When I moved to Panama City, I knew I needed three things: an automatic transmission, a good air conditioning and an SUV for cargo space. I was prepared for a dozen dings while learning the city, but the reality of driving here is not what I anticipated. In fact, it's downright respectful.
I think driving in Panama City is a form of polite aggressiveness. There's a lot of traffic, so you can seldom go fast. (Okay, I don't always love the "a lot of traffic" part, but it is what it is.) Knowing that there is almost always going to be congestion, you can't wait for an opening in traffic... you have to create an opening.
This is the part I love. If I can put the nose of my car in front of another car, other drivers are smart enough not to hit me. They may act like they don't want to let you in, but once your nose is in front of their car, they'll let you in.
Within a week of driving in the city, I was able to cross a busy 5-lane intersection without the aid of a stoplight. The hardest part about driving in Panama City is learning a city filled with winding one-way streets and very few street signs. The good news is that landmarks are how the locals navigate.
Want to know where a restaurant is? There's no need to squint to see a street sign and then attempt to translate it from Spanish into English... just follow the landmarks. "Go down the main road, turn right at the Dunkin' Donuts and then turn left on the first street. The restaurant will be on your right."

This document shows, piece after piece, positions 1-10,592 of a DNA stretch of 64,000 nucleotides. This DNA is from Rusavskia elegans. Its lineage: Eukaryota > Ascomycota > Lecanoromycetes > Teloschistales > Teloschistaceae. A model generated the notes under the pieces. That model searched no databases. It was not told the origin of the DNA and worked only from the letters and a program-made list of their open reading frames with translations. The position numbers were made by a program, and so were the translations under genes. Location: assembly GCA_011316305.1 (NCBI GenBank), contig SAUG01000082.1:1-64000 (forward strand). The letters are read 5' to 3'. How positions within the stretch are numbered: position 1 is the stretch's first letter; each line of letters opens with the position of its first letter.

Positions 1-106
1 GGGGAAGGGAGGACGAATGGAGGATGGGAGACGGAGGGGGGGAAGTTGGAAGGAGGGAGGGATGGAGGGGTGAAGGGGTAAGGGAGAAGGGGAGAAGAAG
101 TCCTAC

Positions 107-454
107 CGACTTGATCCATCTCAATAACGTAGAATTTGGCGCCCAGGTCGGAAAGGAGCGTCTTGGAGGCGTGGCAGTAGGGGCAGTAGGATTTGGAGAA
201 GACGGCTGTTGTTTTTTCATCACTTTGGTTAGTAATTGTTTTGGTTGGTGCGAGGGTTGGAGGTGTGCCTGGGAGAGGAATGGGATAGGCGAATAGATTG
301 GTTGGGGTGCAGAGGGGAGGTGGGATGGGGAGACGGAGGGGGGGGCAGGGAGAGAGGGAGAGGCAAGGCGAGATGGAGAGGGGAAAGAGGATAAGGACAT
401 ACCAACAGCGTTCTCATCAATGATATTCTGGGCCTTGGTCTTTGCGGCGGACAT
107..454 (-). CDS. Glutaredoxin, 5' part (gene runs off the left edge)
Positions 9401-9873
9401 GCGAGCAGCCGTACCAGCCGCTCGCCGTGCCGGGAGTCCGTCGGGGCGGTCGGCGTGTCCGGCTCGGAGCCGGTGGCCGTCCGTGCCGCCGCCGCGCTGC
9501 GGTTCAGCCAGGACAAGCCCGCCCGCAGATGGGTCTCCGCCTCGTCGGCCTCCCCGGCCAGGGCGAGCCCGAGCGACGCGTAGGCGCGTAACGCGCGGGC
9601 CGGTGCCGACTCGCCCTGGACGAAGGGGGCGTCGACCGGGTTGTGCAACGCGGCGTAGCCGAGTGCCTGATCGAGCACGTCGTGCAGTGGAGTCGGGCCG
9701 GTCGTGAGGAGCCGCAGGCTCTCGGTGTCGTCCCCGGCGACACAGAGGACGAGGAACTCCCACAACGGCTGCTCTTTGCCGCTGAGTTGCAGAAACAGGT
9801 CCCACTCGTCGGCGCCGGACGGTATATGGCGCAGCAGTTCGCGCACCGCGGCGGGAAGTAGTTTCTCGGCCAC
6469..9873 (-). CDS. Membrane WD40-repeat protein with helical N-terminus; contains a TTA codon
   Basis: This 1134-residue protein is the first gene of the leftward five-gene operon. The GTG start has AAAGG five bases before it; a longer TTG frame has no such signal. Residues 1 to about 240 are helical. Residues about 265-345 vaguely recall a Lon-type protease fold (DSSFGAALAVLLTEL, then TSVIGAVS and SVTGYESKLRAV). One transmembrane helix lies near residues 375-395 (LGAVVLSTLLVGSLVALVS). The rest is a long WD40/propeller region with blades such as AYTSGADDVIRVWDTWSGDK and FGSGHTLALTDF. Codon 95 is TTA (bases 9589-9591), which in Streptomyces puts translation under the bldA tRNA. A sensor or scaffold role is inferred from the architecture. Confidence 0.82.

Landmarks are important in Panama City. Since street signs are not always readable (or even there), landmarks are how you navigate the city. For example, when I first moved to my city apartment, I knew that if I headed in the general direction of the tall buildings near my apartment, I would eventually get home.
A good GPS is a great investment against getting lost, but Google Maps on your smart phone will also do the trick. One word of caution, though. If you're used to driving while texting or driving after drinking...you'll need to change your ways. Driving in Panama City takes your entire concentration.
Traffic is worse on payday (the first and the 15th of the month) and almost non-existent on holidays. The roads in the city are very good. The photo of the road in this blog was taken from my apartment balcony. Balboa is a main thoroughfare, but this gives you an idea of how modern the roads are.
Driving in Panama City is easier than in Naples, Italy or Rio de Janeiro, Brazil... but for someone moving from a gentler driving climate, you may want to consider taking taxis for a while until you learn the city. But for those of you who love to really pay attention when you drive, driving in Panama City is downright fun.